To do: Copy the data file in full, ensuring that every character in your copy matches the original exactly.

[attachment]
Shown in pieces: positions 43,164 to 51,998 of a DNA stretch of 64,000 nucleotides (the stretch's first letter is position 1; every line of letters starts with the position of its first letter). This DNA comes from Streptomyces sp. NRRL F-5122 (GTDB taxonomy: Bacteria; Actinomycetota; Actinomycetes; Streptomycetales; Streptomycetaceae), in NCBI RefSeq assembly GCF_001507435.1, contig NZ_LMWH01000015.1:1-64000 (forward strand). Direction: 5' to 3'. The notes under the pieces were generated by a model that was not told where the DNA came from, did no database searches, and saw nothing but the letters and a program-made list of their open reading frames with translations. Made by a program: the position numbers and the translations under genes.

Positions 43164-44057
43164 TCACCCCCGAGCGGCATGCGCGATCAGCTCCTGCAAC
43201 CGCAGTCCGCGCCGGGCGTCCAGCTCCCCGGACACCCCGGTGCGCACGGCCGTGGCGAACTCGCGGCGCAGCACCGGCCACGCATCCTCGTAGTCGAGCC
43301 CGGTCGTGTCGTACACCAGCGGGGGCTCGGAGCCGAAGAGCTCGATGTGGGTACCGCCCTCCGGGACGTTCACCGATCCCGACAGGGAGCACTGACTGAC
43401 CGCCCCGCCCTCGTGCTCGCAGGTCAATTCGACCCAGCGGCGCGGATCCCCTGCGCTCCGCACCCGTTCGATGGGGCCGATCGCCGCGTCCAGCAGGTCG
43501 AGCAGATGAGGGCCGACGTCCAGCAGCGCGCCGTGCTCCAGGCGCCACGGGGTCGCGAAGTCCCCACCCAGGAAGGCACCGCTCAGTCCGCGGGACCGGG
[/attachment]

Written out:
Shown in pieces: positions 43,164 to 51,998 of a DNA stretch of 64,000 nucleotides (the stretch's first letter is position 1; every line of letters starts with the position of its first letter). This DNA comes from Streptomyces sp. NRRL F-5122 (GTDB taxonomy: Bacteria; Actinomycetota; Actinomycetes; Streptomycetales; Streptomycetaceae), in NCBI RefSeq assembly GCF_001507435.1, contig NZ_LMWH01000015.1:1-64000 (forward strand). Direction: 5' to 3'. The notes under the pieces were generated by a model that was not told where the DNA came from, did no database searches, and saw nothing but the letters and a program-made list of their open reading frames with translations. Made by a program: the position numbers and the translations under genes.

Positions 43164-44057
43164 TCACCCCCGAGCGGCATGCGCGATCAGCTCCTGCAAC
43201 CGCAGTCCGCGCCGGGCGTCCAGCTCCCCGGACACCCCGGTGCGCACGGCCGTGGCGAACTCGCGGCGCAGCACCGGCCACGCATCCTCGTAGTCGAGCC
43301 CGGTCGTGTCGTACACCAGCGGGGGCTCGGAGCCGAAGAGCTCGATGTGGGTACCGCCCTCCGGGACGTTCACCGATCCCGACAGGGAGCACTGACTGAC
43401 CGCCCCGCCCTCGTGCTCGCAGGTCAATTCGACCCAGCGGCGCGGATCCCCTGCGCTCCGCACCCGTTCGATGGGGCCGATCGCCGCGTCCAGCAGGTCG
43501 AGCAGATGAGGGCCGACGTCCAGCAGCGCGCCGTGCTCCAGGCGCCACGGGGTCGCGAAGTCCCCACCCAGGAAGGCACCGCTCAGTCCGCGGGACCGGG